Saturday, August 18, 2012


I recently had a conversation with someone about why it is I do what I do.

"What's your end goal?" he asked, honestly curious about where the hell I hoped to end up on this crazy dog ride.

I assume he expected me to say the Iditarod was my end goal. And while that might be someday, it isn't really a goal for anytime in the near future for a number of reasons.

"But what skills does dog mushing teach?" he asked. "You spend so much money and time and have sacrificed so much to do this. You get up early in the freezing cold, and go outside to deal with chaos. I can think of a million other things I'd rather do on a cold morning. I guess I just don't get it."

And that's just it. Running dogs is one sport where people either get it, or they don't. And when I try to formulate the words for why I do it, I admit I fall short.

So I asked two of my best friends, who also run dogs, why we do what we do. Their answers?

"I do it because I like doing it."

And the other? "No clue."

It really is difficult to formulate words for what this experience means.

Nothing stirs me in such a deep and primal way or brings me joy like being on a sled behind a team of huskies working together. I spend hours and hours with my 12 racing dogs; we run hundreds of miles before our first race.

What do we learn in those many hours? Here's what I've come up with.

Patience. I've written about this before, but hooking up a bunch of high-energy, impressionable dogs who look to you for leadership but also want nothing more than to run takes a lot of patience. They're boneheads. And they do a lot of crap that boneheads do, but in dog ways. Like chewing lines, harnesses, arguing, being distracted. ...which leads to my next point...

Meeting a challenge. It can be super difficult to remain calm and patient in the face of the chaos that running dogs can be. My job is to teach them focus, determination and grit. And my job is to remain calm, look out for them, and maintain my own focus, determination and grit - even when tired, hungry, and cold. ...which leads to my next point...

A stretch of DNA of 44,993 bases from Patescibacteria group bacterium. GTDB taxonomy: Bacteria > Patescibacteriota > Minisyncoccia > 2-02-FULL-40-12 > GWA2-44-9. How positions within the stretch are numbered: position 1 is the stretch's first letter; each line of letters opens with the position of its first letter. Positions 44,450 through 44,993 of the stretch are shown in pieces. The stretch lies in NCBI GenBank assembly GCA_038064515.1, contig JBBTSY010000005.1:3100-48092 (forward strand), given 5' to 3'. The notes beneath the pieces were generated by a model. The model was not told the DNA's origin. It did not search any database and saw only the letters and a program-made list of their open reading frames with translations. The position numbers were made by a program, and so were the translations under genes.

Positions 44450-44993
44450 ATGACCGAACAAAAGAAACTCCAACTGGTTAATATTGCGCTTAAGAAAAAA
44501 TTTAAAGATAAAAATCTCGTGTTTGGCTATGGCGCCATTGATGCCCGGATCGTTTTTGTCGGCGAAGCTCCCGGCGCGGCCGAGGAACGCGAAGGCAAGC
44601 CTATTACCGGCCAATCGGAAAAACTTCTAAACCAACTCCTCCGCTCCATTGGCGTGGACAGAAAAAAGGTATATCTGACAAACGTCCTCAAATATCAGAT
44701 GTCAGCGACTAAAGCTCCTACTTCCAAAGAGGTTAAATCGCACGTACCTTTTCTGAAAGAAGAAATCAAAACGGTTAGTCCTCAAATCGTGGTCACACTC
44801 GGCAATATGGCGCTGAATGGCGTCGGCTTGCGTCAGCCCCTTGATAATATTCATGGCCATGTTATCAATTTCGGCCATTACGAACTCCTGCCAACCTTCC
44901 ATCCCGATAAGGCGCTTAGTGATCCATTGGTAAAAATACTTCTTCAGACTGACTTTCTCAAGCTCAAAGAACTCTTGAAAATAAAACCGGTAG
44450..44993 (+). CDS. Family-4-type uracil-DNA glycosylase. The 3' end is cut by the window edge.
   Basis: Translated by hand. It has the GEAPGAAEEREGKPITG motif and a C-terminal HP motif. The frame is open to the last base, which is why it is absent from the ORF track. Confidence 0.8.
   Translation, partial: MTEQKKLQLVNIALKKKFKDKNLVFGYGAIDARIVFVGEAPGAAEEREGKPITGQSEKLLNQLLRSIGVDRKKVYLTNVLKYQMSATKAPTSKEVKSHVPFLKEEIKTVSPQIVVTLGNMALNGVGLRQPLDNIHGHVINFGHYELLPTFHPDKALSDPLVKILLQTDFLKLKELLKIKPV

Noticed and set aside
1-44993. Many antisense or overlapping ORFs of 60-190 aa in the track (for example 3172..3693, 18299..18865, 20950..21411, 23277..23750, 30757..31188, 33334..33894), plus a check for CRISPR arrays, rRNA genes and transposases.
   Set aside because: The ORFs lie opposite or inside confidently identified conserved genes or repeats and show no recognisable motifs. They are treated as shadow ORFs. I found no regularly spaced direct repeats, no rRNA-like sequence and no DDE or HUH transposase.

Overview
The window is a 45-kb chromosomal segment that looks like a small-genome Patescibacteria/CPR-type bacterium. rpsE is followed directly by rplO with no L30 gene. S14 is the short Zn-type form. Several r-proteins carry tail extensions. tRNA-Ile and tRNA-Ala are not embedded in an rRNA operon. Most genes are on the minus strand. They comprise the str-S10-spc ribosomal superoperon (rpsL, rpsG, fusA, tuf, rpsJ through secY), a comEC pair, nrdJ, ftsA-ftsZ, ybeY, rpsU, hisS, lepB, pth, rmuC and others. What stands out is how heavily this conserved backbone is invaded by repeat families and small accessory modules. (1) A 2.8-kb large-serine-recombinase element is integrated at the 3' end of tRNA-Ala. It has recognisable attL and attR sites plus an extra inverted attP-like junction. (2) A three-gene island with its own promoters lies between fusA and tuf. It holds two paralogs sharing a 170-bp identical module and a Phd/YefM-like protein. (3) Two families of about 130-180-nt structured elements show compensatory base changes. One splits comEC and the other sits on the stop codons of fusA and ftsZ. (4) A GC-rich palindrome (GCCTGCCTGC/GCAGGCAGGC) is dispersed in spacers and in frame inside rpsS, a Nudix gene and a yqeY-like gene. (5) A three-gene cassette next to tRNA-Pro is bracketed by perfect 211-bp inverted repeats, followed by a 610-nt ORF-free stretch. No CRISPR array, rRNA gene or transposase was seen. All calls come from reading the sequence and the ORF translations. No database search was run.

Dealing with adversity. Most of the time, runs almost always go okay. But quite often, there are unforeseen challenges during training runs and races. A dog gets sick or injured. Your last harness is chewed to shreds. You're down to five dogs in an eight dog race. One of your dogs gets loose during a race...and she's in heat. You're tired, hungry, and cold...

You just never know. One of our jobs as mushers is to be prepared for as many unknown variables as possible. But there's never any way to know every possible scenario that could happen. Mushing teaches coping with adverse conditions.

Discipline. Training hundreds of miles on a dog team between September 1 and January 1 takes a lot of dedication and discipline. There is no time for drama or laziness.

I can't think of any other way I'd love to practice these life skills than while mushing. Some people take martial arts to learn these things. For others, maybe it's distance running.

Whatever you do, do it to the fullest extent and embrace it with all of your heart. To me there's no other way.

Fall training officially has kicked off for me on September 1. But tonight, the temperatures are so mild, I'm thinking we might just have our first hook up this evening. Stay tuned!

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